Prison Contraband Goes Digital

Dog called in to sniff out smuggled cell phones

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    NEWSLETTERS

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    Prison officials have brought in a dog named Ceasar to sniff out hidden cell phones.

    The California State Prison Solano houses some of the state's toughest criminals.

    They're locked behind bars, but that doesn't mean they can't communicate outside their cell on cell phones.

    Cell Phones Finding Their Way Into Cell Blocks

    [BAY] Cell Phones Finding Their Way Into Cell Blocks
    Hardened criminals locked up are communicating with the outside world via smuggled cell phones, but the state is working to crack down on the dangerous trend.

    The Department of Corrections says inmates use smuggled cell phones to deal drugs, plan escapes and order hits on other inmates.

    It's one of the biggest problems facing prison leaders: prisoners communicating with each other and the outside world via cell phones.

    The inmates aren't allowed to have them, but that isn't keeping some people from paying $300 to $1,000 a pop to get their hands on one.

    The phones are found hidden inside food cans, cereal boxes, deodorant and in the lining of care packages.

    Some of the phone are so small they are easy to hide behind electrical outlets, in plumbing and even inside someone's body.

    Richard Subia with the California Department of Corrections said cell phones are considered a big problem.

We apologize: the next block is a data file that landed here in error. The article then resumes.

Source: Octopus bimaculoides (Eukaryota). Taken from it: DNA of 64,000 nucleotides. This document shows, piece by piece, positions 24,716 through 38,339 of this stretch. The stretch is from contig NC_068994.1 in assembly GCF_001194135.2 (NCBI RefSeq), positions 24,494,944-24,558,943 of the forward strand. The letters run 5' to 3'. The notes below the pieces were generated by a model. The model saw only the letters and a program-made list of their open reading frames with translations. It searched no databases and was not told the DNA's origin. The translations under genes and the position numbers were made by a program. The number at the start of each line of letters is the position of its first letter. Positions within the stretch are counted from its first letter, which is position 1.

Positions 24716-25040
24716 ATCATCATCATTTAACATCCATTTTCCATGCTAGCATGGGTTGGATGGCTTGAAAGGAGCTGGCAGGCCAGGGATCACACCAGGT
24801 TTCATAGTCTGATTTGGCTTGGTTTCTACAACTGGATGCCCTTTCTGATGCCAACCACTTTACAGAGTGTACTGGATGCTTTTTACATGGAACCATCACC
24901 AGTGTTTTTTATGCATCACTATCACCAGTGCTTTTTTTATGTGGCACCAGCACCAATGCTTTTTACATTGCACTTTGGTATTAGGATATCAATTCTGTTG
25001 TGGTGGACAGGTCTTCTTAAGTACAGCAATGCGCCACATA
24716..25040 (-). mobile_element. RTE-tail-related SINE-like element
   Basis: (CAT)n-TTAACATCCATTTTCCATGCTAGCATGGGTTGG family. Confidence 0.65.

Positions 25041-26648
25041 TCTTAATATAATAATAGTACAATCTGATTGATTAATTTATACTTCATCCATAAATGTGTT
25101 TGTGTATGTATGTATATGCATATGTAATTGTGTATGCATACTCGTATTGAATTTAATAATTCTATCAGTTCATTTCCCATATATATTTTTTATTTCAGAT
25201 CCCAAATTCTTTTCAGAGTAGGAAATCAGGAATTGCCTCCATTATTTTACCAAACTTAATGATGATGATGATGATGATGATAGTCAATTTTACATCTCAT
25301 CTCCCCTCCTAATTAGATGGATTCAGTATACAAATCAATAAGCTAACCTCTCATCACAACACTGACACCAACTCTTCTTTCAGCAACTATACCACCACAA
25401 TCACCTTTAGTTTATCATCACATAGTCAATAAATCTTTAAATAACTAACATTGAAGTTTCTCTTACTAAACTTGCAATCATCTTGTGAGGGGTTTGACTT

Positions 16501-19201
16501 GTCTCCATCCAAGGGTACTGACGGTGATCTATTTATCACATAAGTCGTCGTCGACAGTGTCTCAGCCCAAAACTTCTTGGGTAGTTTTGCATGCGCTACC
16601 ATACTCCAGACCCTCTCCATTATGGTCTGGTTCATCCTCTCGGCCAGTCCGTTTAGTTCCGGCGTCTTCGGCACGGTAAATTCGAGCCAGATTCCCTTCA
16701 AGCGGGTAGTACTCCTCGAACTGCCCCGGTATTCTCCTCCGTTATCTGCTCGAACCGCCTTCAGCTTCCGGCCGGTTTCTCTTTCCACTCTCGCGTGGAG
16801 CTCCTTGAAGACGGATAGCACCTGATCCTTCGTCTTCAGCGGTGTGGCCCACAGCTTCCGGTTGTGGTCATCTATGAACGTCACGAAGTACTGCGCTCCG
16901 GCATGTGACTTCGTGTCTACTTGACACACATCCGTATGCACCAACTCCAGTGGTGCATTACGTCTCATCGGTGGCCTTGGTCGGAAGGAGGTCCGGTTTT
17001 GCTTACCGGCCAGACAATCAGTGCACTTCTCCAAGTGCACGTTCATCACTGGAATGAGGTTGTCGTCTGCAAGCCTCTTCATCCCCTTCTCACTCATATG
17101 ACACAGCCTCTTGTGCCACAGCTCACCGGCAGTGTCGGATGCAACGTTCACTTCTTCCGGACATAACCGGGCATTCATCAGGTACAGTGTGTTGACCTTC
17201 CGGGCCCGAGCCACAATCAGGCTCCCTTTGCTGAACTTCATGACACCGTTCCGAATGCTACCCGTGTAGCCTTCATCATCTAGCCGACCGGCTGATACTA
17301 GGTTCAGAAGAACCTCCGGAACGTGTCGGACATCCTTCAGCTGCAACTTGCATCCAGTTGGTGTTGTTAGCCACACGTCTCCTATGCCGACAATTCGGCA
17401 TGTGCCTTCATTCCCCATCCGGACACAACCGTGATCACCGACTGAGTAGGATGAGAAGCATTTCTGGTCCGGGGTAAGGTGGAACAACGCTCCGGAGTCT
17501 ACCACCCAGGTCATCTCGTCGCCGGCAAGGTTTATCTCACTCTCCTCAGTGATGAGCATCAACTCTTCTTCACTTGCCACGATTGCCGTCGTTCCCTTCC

"It's huge. When we first started monitoring cell phones, the first year we found a little over 1,600 to 1,700 cell phones in a whole year.  Last year we found over 2,800 cell phones and in 2009 -- the first six months -- we were already over that 2,800 number," Subia said.

    Subia says the majority of cell phones are being brought into the prison gates by staff members.

    One guard admitted he made $150,000 just by dealing cell phones.  And he didn't break a law.

    California State Senator John Benoit said he was taken aback to learn it was legal for the guard to sell the phones.

    He is now trying to change the law and make it a crime for anyone to supply inmates with cell phones. The bill would also extend prison time for inmates caught with one.

    "They need a law to make it a crime for both inmates and the wardens who supply them," Benoit said.

    His bill has passed both houses and will be heard by the Senate Appropriations Committee in the next two weeks.

    Meanwhile, a federal bill is also being proposed to jam cell phone communications inside prison walls. The earliest either could become law is next year.

    While the lawmakers debate a solution, prison officials have moved forward with their own plan to catch the cell phones.

    It comes in the form of a 6-year old Belgian Malanois named Ceasar.  The dog can sniff out both cell phones and phone components.

    Ceasar can do in a matter of minutes what it would take a guard an hour to complete.  

    In just one day, Ceasar found an object that appeared to be a watch, but was actually a phone. He also found a fan that had been equipped to charge a cell phone.

    Ceasar is a one-dog band for now, but will be getting some help in his sniffing patrol in a couple weeks.